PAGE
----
Flaked: Netflix and Will Arnett – Oddly Entertaining (Review)

Flaked is a new comedic offering from Netflix and is penned by Will Arnett and Mark Chappell. Arnett stars as Chip, a local Venice, Ca businessman, alcoholic and AA mentor.

Will Arnett in Flaked

Flaked is a new comedic offering from Netflix and is penned by Will Arnett and Mark Chappell. Arnett stars as Chip, a local Venice, Ca businessman, alcoholic and AA mentor. The show is categorized as a comedy, but to be honest, the show is not that funny despite being oddly entertaining.

It is amusing and at times quirky. The tag of the series is that Arnett’s character, Chip, is a self help guru who needs help himself. In reality, the character is a furniture maker, or more accurately a stool maker, who shares a house and business premises with Dennis (David Sullivan).

The series is based around these two and the AA program.  Although it seems to play lip service to the staying clean portion until later in the series. Flaked is eight episodes of quirkiness with interesting characters. Binging the show does not necessarily make the episodes any funnier but it is still hard to stop watching.

Set in Venice California, the characters are people trying to find their way whilst maintaining their sobriety. Although little time is spent in the meeting room. It is more about the two men, who may be in their early 40s, stumbling through. Chip is charismatic and a hit with the ladies while Dennis has to work for it.

The show has some impressive names on the cast list. Kirstie Alley plays Sullivan’s mother; that he has severe issues with (she slept with his classmates when he was in school). Heather Graham plays Chip’s soon to be ex wife. Christopher Mintz-Plasse plays the uber rich wunderkind who tries to buy Chip’s friendship.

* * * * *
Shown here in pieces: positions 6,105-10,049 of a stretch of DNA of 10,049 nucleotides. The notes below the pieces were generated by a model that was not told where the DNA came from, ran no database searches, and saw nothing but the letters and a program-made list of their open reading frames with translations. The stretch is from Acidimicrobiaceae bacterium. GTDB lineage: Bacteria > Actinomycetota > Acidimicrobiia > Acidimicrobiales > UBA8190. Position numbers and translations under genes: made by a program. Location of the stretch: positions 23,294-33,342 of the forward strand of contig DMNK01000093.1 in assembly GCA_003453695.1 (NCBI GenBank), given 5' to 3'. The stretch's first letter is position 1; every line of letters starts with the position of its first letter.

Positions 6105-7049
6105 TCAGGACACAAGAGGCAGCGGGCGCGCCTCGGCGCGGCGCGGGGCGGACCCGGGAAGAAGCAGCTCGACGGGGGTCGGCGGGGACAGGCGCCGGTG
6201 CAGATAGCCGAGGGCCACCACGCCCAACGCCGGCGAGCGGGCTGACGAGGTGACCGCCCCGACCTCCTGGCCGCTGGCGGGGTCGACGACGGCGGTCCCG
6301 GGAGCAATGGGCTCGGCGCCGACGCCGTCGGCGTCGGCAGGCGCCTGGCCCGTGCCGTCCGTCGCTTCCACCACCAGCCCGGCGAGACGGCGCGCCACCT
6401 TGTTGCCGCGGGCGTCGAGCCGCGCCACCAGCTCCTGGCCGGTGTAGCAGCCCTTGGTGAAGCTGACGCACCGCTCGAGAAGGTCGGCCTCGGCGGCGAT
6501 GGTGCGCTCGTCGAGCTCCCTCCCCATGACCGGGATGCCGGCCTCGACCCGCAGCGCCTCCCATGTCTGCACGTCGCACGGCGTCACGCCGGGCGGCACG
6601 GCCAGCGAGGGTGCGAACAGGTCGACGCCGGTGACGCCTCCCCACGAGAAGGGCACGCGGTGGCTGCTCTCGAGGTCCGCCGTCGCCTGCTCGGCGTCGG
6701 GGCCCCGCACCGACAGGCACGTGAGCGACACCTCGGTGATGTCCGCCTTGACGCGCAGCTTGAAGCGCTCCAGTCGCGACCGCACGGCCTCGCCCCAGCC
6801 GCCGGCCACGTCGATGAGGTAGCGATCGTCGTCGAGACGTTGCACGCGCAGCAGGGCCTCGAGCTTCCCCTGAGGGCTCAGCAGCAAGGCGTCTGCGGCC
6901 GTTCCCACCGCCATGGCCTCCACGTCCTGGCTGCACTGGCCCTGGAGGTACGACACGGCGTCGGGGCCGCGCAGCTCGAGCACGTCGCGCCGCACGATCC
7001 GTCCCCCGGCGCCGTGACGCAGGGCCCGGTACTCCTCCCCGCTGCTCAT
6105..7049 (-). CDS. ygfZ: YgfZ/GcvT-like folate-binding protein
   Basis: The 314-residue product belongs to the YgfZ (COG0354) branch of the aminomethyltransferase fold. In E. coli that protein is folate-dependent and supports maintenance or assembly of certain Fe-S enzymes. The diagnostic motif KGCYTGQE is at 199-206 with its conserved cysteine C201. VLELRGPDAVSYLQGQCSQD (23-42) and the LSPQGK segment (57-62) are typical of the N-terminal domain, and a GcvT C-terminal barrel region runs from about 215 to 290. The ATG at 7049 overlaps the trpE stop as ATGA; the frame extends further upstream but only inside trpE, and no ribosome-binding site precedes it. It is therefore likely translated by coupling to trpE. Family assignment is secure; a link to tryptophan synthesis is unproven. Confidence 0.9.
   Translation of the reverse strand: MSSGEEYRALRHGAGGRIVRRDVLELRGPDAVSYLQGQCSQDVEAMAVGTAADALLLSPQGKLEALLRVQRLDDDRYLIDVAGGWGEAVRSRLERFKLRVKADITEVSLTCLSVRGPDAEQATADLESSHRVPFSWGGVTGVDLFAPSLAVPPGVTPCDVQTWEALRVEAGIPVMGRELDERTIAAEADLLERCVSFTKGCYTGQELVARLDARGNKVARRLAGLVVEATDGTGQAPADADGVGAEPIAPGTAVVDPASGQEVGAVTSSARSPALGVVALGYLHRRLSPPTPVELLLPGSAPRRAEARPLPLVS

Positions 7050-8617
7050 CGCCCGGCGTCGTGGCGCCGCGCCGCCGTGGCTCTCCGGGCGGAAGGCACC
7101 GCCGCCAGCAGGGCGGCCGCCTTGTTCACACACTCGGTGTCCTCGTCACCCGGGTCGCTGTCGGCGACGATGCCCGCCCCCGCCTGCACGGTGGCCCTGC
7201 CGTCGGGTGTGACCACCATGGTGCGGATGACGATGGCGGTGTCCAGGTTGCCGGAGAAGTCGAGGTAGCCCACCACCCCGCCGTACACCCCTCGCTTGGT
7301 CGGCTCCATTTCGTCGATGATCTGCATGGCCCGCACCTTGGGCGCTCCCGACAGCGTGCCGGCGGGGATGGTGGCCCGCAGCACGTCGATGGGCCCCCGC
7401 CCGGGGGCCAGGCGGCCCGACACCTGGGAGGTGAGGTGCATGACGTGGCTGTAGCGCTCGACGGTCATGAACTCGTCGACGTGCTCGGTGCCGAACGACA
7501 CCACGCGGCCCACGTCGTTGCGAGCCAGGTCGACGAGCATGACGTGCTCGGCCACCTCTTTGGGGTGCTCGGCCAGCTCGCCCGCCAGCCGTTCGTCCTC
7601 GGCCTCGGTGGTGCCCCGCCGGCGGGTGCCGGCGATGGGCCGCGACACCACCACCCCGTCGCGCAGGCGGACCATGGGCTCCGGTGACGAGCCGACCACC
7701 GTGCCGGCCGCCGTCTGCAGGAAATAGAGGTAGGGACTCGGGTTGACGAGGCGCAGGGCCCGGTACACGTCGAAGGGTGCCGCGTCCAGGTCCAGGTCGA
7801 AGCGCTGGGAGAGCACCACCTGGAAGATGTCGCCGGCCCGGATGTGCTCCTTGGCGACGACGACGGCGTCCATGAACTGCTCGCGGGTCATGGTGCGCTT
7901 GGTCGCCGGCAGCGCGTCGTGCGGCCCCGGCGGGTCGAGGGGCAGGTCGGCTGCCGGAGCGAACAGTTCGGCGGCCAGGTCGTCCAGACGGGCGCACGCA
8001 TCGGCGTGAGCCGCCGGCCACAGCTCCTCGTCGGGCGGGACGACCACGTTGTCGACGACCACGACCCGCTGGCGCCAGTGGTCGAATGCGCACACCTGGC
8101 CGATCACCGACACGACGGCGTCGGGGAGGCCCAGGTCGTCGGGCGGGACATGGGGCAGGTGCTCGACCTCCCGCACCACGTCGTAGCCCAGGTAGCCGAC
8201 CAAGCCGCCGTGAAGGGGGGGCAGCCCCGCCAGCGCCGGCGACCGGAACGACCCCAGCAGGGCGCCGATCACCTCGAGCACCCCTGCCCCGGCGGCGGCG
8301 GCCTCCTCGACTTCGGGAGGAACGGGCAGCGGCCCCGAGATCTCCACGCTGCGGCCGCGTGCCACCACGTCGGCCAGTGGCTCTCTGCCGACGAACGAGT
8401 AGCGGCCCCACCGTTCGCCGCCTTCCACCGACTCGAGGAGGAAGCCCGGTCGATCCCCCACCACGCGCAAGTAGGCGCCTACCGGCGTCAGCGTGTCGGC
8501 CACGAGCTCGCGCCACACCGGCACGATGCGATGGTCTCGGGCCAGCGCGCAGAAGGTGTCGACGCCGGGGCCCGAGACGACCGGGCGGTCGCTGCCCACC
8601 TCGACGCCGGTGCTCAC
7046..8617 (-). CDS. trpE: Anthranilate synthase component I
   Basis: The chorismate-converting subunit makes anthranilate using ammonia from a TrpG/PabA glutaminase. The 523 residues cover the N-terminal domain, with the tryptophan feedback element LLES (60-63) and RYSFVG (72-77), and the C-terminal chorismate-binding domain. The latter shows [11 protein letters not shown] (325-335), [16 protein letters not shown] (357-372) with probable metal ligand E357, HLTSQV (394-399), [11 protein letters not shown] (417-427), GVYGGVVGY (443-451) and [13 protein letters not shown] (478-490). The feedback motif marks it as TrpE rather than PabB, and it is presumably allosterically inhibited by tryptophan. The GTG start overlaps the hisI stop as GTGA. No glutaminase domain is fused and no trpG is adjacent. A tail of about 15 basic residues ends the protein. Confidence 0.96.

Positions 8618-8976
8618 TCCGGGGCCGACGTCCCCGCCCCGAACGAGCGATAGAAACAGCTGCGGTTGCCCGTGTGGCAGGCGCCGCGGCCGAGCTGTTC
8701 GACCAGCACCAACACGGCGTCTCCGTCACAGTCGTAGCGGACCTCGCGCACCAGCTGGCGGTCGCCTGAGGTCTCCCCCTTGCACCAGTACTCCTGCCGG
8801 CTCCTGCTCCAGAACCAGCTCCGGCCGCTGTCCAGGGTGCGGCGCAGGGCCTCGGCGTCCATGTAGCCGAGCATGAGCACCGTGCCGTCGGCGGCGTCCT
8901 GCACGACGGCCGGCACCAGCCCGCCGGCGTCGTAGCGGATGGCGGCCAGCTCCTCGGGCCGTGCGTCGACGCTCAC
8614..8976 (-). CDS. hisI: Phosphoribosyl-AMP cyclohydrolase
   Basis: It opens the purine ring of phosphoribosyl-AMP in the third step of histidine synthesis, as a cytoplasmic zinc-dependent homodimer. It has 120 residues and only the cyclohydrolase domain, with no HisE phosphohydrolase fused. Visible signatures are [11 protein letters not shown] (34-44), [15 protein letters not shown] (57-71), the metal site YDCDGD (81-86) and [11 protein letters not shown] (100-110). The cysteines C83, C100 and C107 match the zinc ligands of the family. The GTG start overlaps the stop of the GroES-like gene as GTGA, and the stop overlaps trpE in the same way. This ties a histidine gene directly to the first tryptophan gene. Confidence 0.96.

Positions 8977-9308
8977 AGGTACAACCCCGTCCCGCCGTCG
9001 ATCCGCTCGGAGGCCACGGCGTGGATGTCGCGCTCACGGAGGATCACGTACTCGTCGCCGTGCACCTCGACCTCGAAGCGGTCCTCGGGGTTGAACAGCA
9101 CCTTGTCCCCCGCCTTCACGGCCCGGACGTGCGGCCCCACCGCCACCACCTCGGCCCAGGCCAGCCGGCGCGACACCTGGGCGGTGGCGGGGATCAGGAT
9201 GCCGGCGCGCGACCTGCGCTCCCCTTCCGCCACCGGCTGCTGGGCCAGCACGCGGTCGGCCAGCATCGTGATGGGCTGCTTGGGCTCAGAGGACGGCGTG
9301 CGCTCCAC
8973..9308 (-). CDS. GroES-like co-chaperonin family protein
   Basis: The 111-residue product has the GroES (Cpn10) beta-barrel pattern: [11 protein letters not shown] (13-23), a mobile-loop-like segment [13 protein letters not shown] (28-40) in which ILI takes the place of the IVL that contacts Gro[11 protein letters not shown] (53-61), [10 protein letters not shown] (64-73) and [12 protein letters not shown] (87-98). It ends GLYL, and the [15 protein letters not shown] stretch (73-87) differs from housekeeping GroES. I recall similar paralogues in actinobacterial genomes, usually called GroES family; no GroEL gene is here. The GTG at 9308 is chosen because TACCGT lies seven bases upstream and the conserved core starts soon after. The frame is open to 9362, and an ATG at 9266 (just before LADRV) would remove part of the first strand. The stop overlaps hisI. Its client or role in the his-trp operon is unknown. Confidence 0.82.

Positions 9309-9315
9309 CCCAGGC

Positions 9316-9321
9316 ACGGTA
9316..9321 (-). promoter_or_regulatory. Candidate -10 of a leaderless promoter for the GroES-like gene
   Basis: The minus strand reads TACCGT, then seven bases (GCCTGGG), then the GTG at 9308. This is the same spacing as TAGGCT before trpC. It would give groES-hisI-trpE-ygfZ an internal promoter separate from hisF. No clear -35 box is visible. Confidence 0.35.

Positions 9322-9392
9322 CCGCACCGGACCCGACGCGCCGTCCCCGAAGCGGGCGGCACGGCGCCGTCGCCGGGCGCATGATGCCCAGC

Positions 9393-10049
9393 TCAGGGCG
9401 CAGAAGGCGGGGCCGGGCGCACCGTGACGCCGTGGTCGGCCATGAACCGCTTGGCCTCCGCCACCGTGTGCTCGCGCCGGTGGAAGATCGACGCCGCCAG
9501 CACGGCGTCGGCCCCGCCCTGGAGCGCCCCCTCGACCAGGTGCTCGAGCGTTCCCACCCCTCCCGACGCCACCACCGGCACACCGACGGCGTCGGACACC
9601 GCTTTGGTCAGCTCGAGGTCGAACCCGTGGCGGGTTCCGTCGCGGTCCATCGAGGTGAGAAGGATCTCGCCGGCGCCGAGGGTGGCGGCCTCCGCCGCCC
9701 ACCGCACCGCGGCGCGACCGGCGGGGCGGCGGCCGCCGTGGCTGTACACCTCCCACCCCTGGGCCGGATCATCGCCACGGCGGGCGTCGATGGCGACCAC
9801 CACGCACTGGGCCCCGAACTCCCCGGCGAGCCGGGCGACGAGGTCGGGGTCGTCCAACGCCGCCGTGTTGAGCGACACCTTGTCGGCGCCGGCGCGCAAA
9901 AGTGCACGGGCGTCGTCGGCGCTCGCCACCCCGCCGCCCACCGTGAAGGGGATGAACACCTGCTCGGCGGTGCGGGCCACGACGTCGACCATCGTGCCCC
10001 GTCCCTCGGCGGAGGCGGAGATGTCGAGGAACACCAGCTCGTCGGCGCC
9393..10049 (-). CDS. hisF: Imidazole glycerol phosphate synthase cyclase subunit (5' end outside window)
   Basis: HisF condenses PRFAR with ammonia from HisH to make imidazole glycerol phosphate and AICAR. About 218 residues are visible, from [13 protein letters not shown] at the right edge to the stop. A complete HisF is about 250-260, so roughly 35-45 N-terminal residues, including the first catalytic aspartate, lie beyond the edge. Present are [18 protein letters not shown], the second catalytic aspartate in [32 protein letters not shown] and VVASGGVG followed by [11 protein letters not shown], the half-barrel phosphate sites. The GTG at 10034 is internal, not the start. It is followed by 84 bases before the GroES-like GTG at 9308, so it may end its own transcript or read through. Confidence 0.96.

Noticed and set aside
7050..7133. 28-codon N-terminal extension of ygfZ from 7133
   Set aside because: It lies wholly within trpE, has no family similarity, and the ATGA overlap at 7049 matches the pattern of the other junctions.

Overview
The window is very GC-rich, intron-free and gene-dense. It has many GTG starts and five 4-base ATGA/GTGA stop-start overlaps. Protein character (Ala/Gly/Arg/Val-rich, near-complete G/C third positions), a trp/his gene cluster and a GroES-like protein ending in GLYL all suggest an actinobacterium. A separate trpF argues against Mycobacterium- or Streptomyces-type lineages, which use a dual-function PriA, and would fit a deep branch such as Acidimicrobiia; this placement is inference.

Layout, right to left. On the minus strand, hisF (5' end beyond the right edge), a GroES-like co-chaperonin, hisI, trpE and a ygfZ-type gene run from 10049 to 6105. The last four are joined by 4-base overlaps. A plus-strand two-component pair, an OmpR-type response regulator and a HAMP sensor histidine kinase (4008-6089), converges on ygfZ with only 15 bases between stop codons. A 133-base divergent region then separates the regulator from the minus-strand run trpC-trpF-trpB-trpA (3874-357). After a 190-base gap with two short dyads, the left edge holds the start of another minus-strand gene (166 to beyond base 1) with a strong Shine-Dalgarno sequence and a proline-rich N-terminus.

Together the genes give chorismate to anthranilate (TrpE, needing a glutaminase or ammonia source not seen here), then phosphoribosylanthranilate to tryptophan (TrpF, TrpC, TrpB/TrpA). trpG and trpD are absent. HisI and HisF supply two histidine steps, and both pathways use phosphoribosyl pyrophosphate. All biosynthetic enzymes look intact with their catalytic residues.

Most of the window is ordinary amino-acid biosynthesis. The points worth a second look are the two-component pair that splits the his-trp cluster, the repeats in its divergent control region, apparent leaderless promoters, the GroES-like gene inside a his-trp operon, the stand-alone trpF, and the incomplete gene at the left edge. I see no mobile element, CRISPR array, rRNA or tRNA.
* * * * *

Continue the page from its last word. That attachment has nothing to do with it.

All the character are quirky, and to an extent, real. Although Irish actress Ruth Kearney, as London, has the strangest storyline of the characters on the show. Flaked feels almost like a topical series that may appeal more to fellow Californians.

Arnett plays a sort of early mid-life crisis sort whose life has been an uphill struggle for the last 10 years.  His Chip is not perfect. As the “guru” at the local AA he mainly sponsors, or mentors, young women.  He is also good at playing the philosopher.

Flaked may not be laugh out loud funny, but it does have its moments.  Over eight episodes the characters and the show itself have an interesting arc.  While the series is not full on comedy, it is low-key and has enough tension in places that it could be called a dramedy.

Overall, the series is a compelling watch and there are some genuinely touching moments. Kirstie Alley’s episode is actually almost “tissue box” worthy as one feel that lump rising in the throat.

In some ways Flaked feels like a sort of travelogue/touristy production.  Making Venice look like a snapshot of Southern California that no longer exists but that one still wants to visit. Although the show does mention that the iconic surfer town had to be cleaned up. With almost all the main characters in AA it is pretty clear what needed to be removed from the area.

A comedy with a few twists and turns and a lot of excellent performances from the main regulars and star turnouts by the guests. Mints-Plasse plays to type but does it exceedingly well and Alley nails it.  Kearney as the love interest is spot on and Lina Esco is convincing at Cara, a first year in the local AA and conquest for Chip.

Kudos to George Basil who plays with a wonderful sort of “Cheech and Chong” nuance the part of Cooler, the neighborhood stoner.

Flaked is a little bit odd, a little bit funny, and in some places a bit tragic. Streaming on Netflix at the moment, as an “Original” it is worth watching. Whether binging the entire season or doing it one at a time, the show is hard to turn off.

Teenage Mutant Ninja Turtles Cartoon Violence in a Half-Shell (Review/Trailer)

Teenage Mutant Ninja Turtles Cartoon Violence in a Half-Shell (Review/Trailer)

Way back in 1987, when the cartoon version of Teenage Mutant Ninja Turtles made its way over to the United Kingdom, the title was changed to Teenage Mutant Hero Turtles, which made the lyric in the theme song, “heroes in a half shell” redundant and the change was presumably because the term “ninja” was considered too negative or brought visions of too much violence to mind. It begs the question as to whether the sensibilities of the English censors might just be bothered enough to change this film’s title as well.